You know what I don't really want to see again for a very long time? I don't really want to see another airport. In the last five days alone, I've walked through, waited in, and shaken my fist at six---San Francisco, Washington Dulles, Charleston, Charlotte, Orlando, and Denver---and now they're all starting to blur together in a terrible montage of Wolfgang Puck Express sandwiches and endless moving walkways. As if that weren't enough, I'll be dragging my bags through terminals in Hong Kong and Singapore next week, and then a few days after I get back from that trip, I'll be slipping my shoes off in the security line at JFK, Dusseldorf, and Berlin airports*. And then after that, I'm not traveling for, like, six hundred years. In fact, I shall lock myself in my house like Brian Wilson and turn into one of those people who have their groceries delivered.
(*Yes, Berlin! I'm going to Berlin for work during the second week of June, and just between you, me, and the rest of the Internet, I'm so excited I could scream. Do you know what Germany has? Only the best gummy bears---or gummibärchen---on the planet, that's what. Plus, I'm going to take a bike ride on the trail of the old Berlin Wall, and eh, you know, I guess that'll be pretty cool too.)
(I cannot tell you how much I'm looking forward to the breakfasts in Germany, by the way. When I was sixteen, I went on a German exchange program to a small town in the south called Schwäbisch-Gmund---try saying that five times fast---where I stayed with a lovely family called the Fuchslochs, and the breakfasts they had at their house, MY GOD. There were pastries and tarts and pies and buns and warm rolls and cheese and cold meats and a neverending pot of strong, dark coffee with real cream, and I was all, um, wow, a bowl of Special K would have been fine, but this? This is like an amazing dream. Please, Mrs. Fuchsloch, don't ever wake me up.)
Anyway, you don't want to hear about Germany, you want to hear about Charleston, or actually, maybe you don't want to hear about Charleston at all, maybe you want to hear about Matthew McConnaughey or quantum physics or how I stepped in my cat's puke WITH BARE FEET this evening, but Charleston it is, I'm afraid, although there isn't really that much to say about Charleston, really, because Charleston was great, and you were all right: I was being nervous for no reason. Nothing had changed and no-one had changed, and everything slotted right back into place just like it was supposed to.
At several points during the weekend, in fact, I totally forgot I was visiting and kept thinking I was going to go back to my big old pink house on Charlotte Street when the evening was over, and climb up the creaky wooden stairs and open the front door to find Sean lying on the couch under the whirring ceiling fan, a cat perched on his tummy. Of course, a bunch of students appear to live in our old apartment now---or else just people who think decorating with old license plates and empty beer bottles is hilariously tongue in cheek---so that wouldn't have been possible at all, but still, slipping so comfortably back into my old life there did make for some fairly surreal moments.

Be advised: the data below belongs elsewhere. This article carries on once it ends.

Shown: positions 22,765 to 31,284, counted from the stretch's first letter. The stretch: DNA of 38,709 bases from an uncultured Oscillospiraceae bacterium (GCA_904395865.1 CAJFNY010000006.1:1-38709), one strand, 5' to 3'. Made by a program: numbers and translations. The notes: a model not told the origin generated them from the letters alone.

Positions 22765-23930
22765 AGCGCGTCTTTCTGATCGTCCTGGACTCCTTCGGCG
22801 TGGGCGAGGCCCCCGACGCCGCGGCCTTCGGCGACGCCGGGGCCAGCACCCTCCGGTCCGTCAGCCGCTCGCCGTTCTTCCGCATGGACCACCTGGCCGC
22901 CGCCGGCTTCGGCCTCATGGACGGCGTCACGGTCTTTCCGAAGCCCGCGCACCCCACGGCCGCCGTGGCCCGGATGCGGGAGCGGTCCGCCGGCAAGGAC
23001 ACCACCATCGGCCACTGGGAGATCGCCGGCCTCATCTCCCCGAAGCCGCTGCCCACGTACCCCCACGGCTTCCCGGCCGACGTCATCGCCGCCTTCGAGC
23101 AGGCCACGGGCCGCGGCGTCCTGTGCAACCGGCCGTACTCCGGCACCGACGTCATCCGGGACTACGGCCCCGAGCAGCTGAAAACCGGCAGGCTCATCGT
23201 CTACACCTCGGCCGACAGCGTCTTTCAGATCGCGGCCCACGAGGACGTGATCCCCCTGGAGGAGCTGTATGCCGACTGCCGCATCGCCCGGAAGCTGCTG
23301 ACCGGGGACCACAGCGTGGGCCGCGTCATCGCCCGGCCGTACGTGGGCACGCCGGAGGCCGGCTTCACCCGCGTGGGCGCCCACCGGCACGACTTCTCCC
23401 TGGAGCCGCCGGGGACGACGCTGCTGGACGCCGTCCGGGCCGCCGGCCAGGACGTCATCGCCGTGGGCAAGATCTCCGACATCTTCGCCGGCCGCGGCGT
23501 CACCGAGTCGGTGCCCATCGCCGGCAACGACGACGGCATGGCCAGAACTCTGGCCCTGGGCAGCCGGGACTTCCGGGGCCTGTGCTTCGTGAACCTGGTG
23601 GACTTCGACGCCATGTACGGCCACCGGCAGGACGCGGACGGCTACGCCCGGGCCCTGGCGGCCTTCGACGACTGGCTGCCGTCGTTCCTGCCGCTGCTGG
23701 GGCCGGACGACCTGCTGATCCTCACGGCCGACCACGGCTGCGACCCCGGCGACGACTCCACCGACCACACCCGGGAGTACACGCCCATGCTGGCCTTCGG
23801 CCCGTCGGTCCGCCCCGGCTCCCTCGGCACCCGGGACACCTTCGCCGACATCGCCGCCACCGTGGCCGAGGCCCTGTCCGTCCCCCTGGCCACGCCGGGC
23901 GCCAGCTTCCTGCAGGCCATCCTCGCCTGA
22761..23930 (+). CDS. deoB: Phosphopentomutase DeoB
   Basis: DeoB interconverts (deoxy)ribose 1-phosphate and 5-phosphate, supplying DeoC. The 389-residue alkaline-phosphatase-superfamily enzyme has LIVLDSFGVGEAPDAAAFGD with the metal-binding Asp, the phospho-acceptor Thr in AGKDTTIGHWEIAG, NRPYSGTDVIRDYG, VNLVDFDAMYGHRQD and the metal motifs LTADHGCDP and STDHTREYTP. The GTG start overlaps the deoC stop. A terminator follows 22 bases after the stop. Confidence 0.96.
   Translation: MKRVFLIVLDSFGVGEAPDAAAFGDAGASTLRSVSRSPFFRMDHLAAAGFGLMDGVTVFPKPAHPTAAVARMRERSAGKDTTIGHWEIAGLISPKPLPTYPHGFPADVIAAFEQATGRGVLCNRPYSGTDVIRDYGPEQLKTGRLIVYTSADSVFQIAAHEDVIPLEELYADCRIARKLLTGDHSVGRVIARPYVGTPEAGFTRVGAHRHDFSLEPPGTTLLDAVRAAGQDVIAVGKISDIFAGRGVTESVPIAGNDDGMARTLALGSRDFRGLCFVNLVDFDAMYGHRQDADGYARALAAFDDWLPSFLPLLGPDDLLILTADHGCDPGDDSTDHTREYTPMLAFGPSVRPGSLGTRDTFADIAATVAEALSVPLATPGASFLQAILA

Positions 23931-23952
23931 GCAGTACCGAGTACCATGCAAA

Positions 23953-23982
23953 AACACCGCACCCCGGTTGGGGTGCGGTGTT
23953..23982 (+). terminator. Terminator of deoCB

(Also, my spray tan? Kind of a letdown. I mean, don't get me wrong, it looked fairly excellent on Saturday morning---I was so tan I'm sure I confused people at the airport when I came off the "just landed from San Francisco" plane rather than the "just landed from Aruba" one---but it faded after a day or two, and I guess I was just expecting it to stick around a little longer. Also, I'm not sure how long it will take me to get over the trauma of having to run through the spray tan positions with the spray tan attendant before stepping into the machine: there are four moves, and we practiced them in unison a good three times before he'd let me get in the booth and try them myself. Honest to god, we looked like we were rehearsing for a Backstreet Boys video.)
(If you'd like more of a mental image, here is a hilarious French sort of....anime version of it. It's the best representation I could find. You actually do have to do all of those moves, although in very quick succession. In fact, I think I might pioneer it as the next dance craze. Look out for it at a discotheque near you!)
After Charleston, I headed to Orlando where, did you know, there are about seventy million hotels, and right now I could probably tell you pretty much anything about any of them. Part of what I was doing down there involved driving between a lot of different properties, and I tell you, I was so scared of being behind the wheel---in a strange car, in a strange city---that I had nightmares about it for weeks beforehand.
I've talked a little before about my (newfound) fear of driving---I do it so infrequently in San Francisco that the last time I got in the driver's seat of a car, I had a panic attack, with actual shaking and sweating and hyperventilating and tunnel vision, and I really thought Sean was going to have to throw a glass of water in my face to get me to calm down---and so it was with great relief and surprise that I found myself adjusting fairly quickly to driving in Orlando. It helps, of course, that it's wide and flat and they're used to tourists taking the wrong exit, but I was particularly proud of the fact that I only had two near-miss accidents, and that I only called the female voice on my GPS unit a bitch twice.
Also, I very nearly ran over someone dressed in army fatigues---one of the hotels I visited was hosting some sort of military convention, so there were lots of army personnel wandering around as I was leaving---but I'd like to believe I get a free pass on that one because, hey, he was wearing camouflage and standing near some trees, and so I didn't see him alright? That shit works, is all I'm saying.